Flatlining UK economy growth blamed on Brexit and global slowdown

Bank of England

Brexit uncertainty and the global slowdown are being blamed for blighting growth, as the UK economy was stagnating in the last official check before the election.

Falls in manufacturing and construction contributed to gross domestic product (GDP) flatlining in the three months to October.

This compared to the 0.3% growth recorded in the period to September, which saw Britain narrowly avoid falling into recession.

The economy also showed no change in monthly terms.

The latest figures, which cover the period leading up to the Halloween Brexit deadline – subsequently delayed – were published by the Office for National Statistics as voters prepare to go to the polls on Thursday.

Commenting on the latest data, an ONS spokesman said: “The UK economy saw no growth in the latest three months.

“There were increases across the services sector, offset by falls in manufacturing with factories continuing the weak performance seen since April.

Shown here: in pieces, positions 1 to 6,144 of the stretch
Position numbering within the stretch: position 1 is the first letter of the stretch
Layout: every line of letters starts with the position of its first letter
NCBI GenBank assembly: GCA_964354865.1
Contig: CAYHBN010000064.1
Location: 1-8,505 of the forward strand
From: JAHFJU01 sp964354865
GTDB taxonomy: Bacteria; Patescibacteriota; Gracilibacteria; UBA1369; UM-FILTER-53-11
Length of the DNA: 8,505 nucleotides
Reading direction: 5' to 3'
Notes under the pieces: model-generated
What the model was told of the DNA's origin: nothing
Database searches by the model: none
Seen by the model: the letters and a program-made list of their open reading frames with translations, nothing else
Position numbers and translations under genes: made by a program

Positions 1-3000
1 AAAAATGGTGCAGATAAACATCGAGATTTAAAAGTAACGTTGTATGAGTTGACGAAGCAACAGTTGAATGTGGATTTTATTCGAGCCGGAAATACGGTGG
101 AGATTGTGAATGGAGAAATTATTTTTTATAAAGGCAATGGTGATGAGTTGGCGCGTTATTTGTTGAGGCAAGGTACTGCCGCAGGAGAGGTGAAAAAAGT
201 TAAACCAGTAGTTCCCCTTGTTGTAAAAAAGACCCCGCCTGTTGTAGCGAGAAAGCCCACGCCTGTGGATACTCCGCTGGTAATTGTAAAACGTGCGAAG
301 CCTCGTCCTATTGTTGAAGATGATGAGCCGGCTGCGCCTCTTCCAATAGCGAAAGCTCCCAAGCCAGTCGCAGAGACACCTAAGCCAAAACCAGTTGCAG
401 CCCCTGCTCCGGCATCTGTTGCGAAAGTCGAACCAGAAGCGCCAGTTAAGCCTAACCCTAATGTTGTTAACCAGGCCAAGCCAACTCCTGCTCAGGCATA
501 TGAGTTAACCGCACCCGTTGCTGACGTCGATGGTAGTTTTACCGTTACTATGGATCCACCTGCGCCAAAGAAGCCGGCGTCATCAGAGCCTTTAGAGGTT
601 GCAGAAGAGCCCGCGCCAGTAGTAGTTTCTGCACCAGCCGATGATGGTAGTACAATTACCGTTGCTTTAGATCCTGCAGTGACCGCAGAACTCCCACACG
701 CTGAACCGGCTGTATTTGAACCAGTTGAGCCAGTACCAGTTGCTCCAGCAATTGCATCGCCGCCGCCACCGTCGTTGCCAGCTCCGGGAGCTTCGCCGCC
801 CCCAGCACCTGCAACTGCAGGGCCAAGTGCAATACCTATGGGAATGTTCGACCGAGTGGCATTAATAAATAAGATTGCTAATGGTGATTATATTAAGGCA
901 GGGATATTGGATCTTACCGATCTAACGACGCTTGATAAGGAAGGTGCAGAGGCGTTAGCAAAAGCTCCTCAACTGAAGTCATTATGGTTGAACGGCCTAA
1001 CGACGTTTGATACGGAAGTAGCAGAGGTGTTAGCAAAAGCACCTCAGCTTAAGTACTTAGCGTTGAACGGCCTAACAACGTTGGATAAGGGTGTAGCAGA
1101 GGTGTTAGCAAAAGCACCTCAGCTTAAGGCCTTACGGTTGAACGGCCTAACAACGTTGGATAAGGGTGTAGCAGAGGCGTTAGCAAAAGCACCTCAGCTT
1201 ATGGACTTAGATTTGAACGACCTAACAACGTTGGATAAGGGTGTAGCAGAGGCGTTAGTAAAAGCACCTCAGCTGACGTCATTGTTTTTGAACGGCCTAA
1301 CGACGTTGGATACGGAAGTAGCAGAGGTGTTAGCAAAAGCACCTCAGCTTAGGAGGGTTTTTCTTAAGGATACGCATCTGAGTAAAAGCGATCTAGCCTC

“Construction also declined across the last three months with a notable drop in house building and infrastructure in October.”

Debapratim De, UK economist at Deloitte, said: “The data suggest that the UK economy is struggling to gain momentum after avoiding a recession in the third quarter.

“The sharp contraction in construction activity is a reminder that the global slowdown and Brexit uncertainties continue to blight UK growth.”

The services sector was the only positive contributor to the economy over the three-month period to October, growing by 0.2%.

Output in both the production and construction sectors shrank, by 0.7% and 0.3%, respectively.

The weakness seen in construction was predominantly driven by a fall of 2.3% in October, according to the ONS.

Separately, the ONS released trade data which showed the UK goods trade deficit widened more than expected to nearly £14.5bn in October from £11.5bn in September.